Brq1: Bayesian Quantile Regression

Description Usage Arguments Author(s) Examples

Description

This function implements the idea of Bayesian quantile regression employing a likelihood function that is based on the asymmetric Laplace distribution (Yu and Moyeed, 2001). The asymmetric Laplace error distribution is written as scale mixtures of normal distributions as in Reed and Yu (2009).

Usage

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Bqr(x,y, tau =0.5, runs =11000, burn =1000, thin=1)

Arguments

x

Matrix of predictors.

y

Vector of dependent variable.

tau

The quantile of interest. Must be between 0 and 1.

runs

Length of desired Gibbs sampler output.

burn

Number of Gibbs sampler iterations before output is saved.

thin

thinning parameter of MCMC draws.

Author(s)

Rahim Alhamzawi

Examples

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# Example 1
n <- 100
x <- runif(n=n,min=0,max=5)
y <- 1 + 1.5*x + .5*x*rnorm(n)
Brq(y~x,tau=0.5,runs=2000, burn=500)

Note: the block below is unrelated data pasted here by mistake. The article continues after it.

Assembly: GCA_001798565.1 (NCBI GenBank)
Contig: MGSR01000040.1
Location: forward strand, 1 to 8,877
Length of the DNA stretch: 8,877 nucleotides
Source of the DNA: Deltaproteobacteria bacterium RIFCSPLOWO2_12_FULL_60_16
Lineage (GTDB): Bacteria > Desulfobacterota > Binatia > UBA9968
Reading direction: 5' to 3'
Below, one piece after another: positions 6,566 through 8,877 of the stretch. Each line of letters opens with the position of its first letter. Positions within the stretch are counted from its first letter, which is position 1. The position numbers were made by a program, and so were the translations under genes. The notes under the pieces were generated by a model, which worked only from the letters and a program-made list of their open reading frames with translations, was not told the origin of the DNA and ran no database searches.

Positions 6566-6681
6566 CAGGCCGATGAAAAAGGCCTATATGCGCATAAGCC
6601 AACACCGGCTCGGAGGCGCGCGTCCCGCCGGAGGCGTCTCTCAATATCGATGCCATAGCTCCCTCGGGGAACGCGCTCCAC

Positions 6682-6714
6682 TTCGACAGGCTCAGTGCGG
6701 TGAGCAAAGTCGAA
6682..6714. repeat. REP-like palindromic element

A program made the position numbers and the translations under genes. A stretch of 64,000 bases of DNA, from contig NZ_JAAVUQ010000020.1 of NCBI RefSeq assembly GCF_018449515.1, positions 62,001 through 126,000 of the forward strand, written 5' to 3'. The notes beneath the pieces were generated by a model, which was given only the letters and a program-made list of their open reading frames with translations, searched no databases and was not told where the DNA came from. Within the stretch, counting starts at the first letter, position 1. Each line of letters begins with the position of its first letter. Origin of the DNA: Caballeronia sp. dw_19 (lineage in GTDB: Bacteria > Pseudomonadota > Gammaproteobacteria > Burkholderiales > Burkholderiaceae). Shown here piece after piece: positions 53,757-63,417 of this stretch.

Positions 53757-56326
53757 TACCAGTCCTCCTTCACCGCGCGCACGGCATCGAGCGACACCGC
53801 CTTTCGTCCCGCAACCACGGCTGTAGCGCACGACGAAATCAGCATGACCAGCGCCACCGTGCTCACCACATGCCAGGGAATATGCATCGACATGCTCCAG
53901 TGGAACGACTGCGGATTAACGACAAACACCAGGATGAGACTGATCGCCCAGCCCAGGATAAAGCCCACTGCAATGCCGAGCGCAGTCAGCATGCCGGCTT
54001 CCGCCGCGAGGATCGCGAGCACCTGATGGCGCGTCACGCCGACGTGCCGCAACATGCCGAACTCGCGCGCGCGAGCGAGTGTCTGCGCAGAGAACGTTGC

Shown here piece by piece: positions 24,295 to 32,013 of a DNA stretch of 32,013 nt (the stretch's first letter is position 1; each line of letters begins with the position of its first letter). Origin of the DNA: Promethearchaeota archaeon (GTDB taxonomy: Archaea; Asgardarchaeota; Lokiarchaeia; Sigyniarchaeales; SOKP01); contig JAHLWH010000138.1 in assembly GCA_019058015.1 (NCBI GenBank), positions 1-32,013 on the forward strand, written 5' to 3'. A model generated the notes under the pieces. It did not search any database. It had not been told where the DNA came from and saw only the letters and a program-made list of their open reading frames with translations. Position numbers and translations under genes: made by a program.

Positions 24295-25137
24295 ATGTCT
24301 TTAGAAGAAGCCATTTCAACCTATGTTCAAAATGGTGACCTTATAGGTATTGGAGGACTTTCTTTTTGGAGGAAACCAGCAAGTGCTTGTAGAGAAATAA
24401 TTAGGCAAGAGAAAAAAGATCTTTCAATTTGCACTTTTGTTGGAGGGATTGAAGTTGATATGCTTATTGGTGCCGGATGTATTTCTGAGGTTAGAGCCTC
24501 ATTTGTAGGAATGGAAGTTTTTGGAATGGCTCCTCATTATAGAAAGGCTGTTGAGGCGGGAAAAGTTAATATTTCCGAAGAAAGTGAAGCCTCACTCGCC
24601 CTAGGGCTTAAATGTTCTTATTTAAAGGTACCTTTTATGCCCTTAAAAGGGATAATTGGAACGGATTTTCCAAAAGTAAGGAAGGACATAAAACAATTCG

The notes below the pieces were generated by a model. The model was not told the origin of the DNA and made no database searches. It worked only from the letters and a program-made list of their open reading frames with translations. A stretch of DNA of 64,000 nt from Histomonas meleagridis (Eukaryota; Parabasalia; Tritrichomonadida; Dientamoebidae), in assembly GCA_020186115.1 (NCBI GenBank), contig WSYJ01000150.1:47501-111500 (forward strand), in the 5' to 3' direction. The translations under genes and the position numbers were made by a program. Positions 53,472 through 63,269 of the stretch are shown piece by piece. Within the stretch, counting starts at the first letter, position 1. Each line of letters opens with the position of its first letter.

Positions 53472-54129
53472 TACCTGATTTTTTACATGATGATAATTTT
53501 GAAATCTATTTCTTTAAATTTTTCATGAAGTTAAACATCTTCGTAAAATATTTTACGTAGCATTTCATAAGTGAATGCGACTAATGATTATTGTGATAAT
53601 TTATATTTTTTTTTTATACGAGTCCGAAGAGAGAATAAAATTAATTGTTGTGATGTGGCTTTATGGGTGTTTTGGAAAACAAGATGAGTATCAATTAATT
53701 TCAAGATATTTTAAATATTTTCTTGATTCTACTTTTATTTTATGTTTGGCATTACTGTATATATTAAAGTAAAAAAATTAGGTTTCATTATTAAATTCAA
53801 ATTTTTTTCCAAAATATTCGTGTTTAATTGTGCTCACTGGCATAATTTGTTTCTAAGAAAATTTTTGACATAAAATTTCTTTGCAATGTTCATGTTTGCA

fit=Brq(y~x,tau=0.5,runs=2000, burn=500)
DIC(fit)

# Example 2
n <- 100
x <- runif(n=n,min=0,max=5)
y <- 1 + 1.5*x+ .5*x*rnorm(n)
plot(x,y, main="Scatterplot and Quantile Regression Fit", xlab="x", cex=.5, col="gray")
for (i in 1:5) {
if (i==1) p = .05
if (i==2) p = .25
if (i==3) p = .50
if (i==4) p = .75
if (i==5) p = .95
fit = Brq(y~x,tau=p,runs=1500, burn=500)
# Note: runs =11000 and burn =1000
abline(a=mean(fit$coef[1]),b=mean(fit$coef[2]),lty=i,col=i)
}
abline( lm(y~x),lty=1,lwd=2,col=6)
legend(x=-0.30,y=max(y)+0.5,legend=c(.05,.25,.50,.75,.95,"OLS"),lty=c(1,2,3,4,5,1),
lwd=c(1,1,1,1,1,2),col=c(1:6),title="Quantile")

Brq documentation built on May 2, 2019, 4:12 a.m.